Friday, October 14, 2011
What is "wealth" to you?
To me, it is being home with lots of free time to play with our son. It is waking up without the need to hurry and rush. It is taking a leisurely lunch with the option of a nap after. It is having enough flexibility to go on a vacation at the drop of a hat. It is being able to spend the best hours of my day with my husband at my side. It is living with less stress, less demands, less worry about how I'm going to find enough time to hang out with my friend, my son, my husband, myself. It is having enough time to know neighbors, to volunteer for that which is important, to notice the small things. It is being able to produce what we can, and buy what we need. It is eating healthy food and breathing clean air. It is being loved by friends.
It doesn't necessarily mean having a large bankroll.
I have felt the wealth of a large bankroll. It was nice - mostly because I could buy whatever trendy thing I wanted and give large amounts to organizations I liked. But my life was busy and I got to the point where I longed to be compensated with time vs. overtime pay (which is what my previous place of employment had offered me). I didn't need the extra money. I didn't even want it. But I needed the time. And I really wanted it.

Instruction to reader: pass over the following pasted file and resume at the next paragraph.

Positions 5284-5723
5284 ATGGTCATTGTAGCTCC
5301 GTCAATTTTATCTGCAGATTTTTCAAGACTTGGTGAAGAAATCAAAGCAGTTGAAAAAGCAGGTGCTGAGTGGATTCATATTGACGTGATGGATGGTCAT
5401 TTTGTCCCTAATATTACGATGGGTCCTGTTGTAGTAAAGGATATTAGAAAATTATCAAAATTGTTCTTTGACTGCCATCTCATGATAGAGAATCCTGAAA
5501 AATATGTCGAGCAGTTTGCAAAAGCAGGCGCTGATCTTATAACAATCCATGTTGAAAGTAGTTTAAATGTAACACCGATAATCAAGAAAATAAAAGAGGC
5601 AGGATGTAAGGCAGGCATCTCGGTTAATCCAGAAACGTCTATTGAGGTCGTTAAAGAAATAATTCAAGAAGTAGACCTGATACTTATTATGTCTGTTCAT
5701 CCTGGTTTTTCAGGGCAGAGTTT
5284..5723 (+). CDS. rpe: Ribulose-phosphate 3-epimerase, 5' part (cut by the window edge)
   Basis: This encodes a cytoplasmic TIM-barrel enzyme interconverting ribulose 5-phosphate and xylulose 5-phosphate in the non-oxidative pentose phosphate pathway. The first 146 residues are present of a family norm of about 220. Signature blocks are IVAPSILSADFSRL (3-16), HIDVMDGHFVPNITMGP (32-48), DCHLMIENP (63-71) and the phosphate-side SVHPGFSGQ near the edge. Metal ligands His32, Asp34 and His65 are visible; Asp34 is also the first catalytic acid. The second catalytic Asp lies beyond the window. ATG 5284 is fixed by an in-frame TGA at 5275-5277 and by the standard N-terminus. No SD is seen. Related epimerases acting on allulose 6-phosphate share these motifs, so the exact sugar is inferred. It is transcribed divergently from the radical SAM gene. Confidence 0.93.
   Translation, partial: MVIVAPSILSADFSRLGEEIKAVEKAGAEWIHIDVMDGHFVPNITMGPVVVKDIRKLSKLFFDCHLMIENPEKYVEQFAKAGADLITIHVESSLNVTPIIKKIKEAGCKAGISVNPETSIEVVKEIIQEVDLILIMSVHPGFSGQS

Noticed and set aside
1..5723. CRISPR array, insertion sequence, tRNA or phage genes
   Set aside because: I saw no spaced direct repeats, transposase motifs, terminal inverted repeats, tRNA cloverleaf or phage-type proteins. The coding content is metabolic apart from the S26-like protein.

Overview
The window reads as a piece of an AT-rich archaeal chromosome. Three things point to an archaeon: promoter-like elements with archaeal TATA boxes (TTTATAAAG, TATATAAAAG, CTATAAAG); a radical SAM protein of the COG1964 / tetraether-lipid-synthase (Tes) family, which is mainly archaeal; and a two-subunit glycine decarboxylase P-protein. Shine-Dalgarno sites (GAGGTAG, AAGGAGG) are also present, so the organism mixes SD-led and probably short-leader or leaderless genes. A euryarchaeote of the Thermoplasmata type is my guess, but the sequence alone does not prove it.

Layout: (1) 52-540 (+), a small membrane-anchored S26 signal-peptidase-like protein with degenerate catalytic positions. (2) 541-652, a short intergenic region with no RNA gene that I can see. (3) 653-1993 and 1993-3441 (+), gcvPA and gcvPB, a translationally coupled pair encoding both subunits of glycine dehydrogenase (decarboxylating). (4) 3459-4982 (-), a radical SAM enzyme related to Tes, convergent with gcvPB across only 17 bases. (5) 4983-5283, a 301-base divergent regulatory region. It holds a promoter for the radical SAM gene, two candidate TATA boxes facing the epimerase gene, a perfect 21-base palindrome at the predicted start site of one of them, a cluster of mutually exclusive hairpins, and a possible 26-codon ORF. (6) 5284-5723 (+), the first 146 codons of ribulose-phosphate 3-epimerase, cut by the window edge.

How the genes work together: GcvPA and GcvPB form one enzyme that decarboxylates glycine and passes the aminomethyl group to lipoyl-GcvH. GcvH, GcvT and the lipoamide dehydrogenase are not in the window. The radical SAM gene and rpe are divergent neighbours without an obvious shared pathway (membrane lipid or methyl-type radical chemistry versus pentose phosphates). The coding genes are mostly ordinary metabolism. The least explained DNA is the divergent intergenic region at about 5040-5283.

I knew a man who once revealed to me that his goal in life was to "break even", meaning, he wanted to work just enough hours to provide for what he needed and nothing more. The rest of the time he wanted to play and read and study and do whatever fancied him. I remember praising his decision in my head and deciding that one day, I would emulate him.
Now that my husband is at home I am tasting that freedom and it tastes better than I dreamed.
I wish more people could experience the life I'm living right now. I wish more people wanted it. I think it would do wonders for people's physical and mental health. It would do wonders for the world.
But it requires a re-evaluation of what one truly "needs". It requires making sacrifices and doing without things our society convinces us we need to live. It requires telling fear to go F-off.